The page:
Bend it like Beckham, only better! Women footballers across the country show you how
Meet Afshan Ashiq and other footballers who are fighting societal norms and making women’s football take offUpdated: Nov 24, 2018 22:12 IST
Like many girls, Afshan Ashiq began playing football with the boys from her building. It was only years later, on the persuasion of her college coach, that Ashiq really began playing the game seriously. And then, one summer last June, she received an invitation from Sabir Shaikh, a Mumbai-based football coach, to compete in the trials for the Mumbai-based Football Leaders Academy (FLA).
Ashiq was thrilled. But soon, apprehension took over. Her parents would never say yes. They disapproved of her playing football. “It’s a contact sport, so rough, not good for a girl, why can’t you play cricket instead,” they demanded. Ashiq had shrugged off their disapproval, slipping out of the room she shared with her younger sister, walking through the streets of a sleeping Srinagar to her 5.30am practice. She’d braved the disapproval of her neighbours and even the Army. But even that felt easier than moving to Mumbai.
Over the next month, Ashiq spoke obsessively to her coach and with the officials at Real Kashmir FC about exploring this opportunity. Her parents were dead set against her going and no one she talked to could vouch for the credentials of the FLA club in Mumbai. Eventually, Ashiq put aside her fears, secretly packed her bags, and got onto a flight to Mumbai. “It’s a risk, but I have to take it,” she told herself.
The story of the girl who ran away to play football got around, and Ashiq, who currently plays for Mumbai-based Premier India Football Academy (PIFA), will soon be the subject of a Bollywood film.
Bring on the girls
“The amount of talent the girls have in India is tremendous” — Sajid Yousuf Dar, former head coach, Indian women’s national team
There may be other such films in the offing as around the country, women’s football picks up. Girls are not just playing, they are turning into football evangelists, collaborating with coaches, clubs and corporates, and using social media and the Internet to establish networks, football teams, football leagues and tournaments.
“The amount of talent the girls have in India is tremendous,” says Sajid Yousuf Dar, former head coach of the Indian Women’s National team and currently Technical Director at State Football Academy, J and K. Earlier this month the senior Indian Women’s team successfully moved onto the next round of AFC Olympics 2020 qualifiers. Many of these players and others are playing in the Indian Women’s League 2018-19 that has already kicked off, playing in multiple tournaments and getting more exposure.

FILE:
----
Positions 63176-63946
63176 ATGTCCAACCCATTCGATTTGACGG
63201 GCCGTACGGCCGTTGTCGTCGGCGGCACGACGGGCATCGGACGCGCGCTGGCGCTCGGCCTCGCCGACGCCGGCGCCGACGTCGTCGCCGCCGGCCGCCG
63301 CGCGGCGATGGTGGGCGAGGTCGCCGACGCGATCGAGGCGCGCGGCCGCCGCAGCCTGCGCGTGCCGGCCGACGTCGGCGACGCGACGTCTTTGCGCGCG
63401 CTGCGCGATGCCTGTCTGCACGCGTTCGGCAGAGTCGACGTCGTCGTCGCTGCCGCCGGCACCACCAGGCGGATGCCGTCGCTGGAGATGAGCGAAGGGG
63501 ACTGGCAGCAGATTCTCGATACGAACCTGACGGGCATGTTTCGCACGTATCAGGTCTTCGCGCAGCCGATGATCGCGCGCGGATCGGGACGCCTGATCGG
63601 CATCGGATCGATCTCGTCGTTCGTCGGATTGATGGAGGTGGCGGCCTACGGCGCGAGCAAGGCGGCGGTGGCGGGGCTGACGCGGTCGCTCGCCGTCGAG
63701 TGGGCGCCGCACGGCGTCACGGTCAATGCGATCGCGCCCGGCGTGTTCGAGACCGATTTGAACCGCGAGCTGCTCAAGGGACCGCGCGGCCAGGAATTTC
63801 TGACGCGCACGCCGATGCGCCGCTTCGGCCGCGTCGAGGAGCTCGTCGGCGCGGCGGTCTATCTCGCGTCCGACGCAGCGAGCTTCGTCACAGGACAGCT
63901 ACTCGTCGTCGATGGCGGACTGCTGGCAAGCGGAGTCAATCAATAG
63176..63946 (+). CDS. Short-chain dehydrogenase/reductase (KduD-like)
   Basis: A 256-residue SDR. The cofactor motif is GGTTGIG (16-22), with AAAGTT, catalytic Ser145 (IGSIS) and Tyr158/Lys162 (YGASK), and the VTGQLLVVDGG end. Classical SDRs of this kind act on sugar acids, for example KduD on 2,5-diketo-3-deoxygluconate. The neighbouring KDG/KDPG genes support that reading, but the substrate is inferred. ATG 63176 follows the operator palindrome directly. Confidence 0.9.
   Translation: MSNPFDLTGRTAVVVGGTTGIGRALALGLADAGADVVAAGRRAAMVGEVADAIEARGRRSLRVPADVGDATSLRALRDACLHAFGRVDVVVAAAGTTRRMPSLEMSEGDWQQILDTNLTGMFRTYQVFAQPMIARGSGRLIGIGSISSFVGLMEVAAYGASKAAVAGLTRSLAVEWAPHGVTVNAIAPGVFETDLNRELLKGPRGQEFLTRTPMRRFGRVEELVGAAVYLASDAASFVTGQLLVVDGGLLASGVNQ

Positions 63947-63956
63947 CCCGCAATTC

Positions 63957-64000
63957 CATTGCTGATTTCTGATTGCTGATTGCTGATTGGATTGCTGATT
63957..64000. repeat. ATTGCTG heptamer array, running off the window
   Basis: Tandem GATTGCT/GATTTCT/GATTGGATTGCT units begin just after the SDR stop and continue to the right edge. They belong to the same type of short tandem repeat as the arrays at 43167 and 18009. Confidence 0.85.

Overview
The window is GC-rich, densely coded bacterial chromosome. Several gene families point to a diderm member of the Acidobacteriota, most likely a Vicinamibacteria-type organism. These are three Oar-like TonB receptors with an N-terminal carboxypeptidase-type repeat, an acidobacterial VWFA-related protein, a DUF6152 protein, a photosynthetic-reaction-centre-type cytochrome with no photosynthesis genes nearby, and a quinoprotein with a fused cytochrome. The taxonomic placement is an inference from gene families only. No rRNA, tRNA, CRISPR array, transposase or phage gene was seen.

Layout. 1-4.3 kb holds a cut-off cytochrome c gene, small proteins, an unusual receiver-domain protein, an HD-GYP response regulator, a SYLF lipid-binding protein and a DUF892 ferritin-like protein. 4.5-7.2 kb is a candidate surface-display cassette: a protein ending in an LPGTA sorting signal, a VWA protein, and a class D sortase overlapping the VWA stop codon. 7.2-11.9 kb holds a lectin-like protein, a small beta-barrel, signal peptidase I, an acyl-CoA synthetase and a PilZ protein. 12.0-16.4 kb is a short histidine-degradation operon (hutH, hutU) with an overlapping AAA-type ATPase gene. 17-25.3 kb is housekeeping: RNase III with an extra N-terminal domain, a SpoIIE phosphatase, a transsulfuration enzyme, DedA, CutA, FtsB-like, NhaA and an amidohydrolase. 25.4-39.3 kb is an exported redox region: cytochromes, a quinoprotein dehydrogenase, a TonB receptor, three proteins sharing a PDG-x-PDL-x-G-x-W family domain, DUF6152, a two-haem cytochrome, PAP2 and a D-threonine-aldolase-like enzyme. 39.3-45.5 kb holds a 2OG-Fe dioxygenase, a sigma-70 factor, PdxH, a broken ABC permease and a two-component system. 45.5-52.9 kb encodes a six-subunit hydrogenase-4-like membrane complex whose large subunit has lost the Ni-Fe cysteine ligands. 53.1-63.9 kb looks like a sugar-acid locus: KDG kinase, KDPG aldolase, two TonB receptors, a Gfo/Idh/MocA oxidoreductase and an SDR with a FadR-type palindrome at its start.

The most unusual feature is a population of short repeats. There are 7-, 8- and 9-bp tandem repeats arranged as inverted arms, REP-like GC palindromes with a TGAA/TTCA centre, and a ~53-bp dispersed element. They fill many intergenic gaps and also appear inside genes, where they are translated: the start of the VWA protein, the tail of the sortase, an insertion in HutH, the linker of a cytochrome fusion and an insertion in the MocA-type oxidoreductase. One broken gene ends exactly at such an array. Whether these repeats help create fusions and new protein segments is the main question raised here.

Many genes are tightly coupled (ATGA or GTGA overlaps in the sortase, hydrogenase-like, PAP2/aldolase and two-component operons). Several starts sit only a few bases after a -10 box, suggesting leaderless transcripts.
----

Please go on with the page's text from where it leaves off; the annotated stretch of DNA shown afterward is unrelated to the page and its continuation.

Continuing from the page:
The girls of Shree Geeta Vidyalaya, in Govandi, Mumbai are doing this in a smaller way. On a recent Sunday morning, demurely dressed in salwar-kameezes and dupattas, they made their way to their school where they entered a classroom and emerged minutes later in full football gear. These girls are excited about an upcoming tournament. They form teams, auction players, and post the highlights and honours to their blog foxpassers.blogspot.com.
For the last three years, the girls have been playing the JFK league, a five-city league tournament, where low-income schools like theirs play on the same pitch as the more elite schools in the city. “Last year we played Arya Vidya Mandir Juhu. We played our best, but we lost. Still it was my favourite match – because we learnt so much from watching them play,” says 16-year-old Shweta Shetty, an ex-student who returns to her school on some Sundays to play. She doesn’t think her college has a girls’ football team; she never sees girls playing there. “If you don’t have a team, go start one,” advises coach Anoop Parik, Teacher and Football Coach at Shree Geeta Vidyalaya, Mumbai.
Smells like team spirit
This was exactly what happened at the Vellore Institute of Technology in Vellore, where the girls played basketball, volleyball, throw ball, tennis and badminton, but no football. Until last July, that is, when posters began appearing in the girls’ hostels, inviting them to form a football team. The response was immediate and incredible. At 5.45am the next day, 100 girls, some of whom had never played football before, turned up enthusiastically for team selections.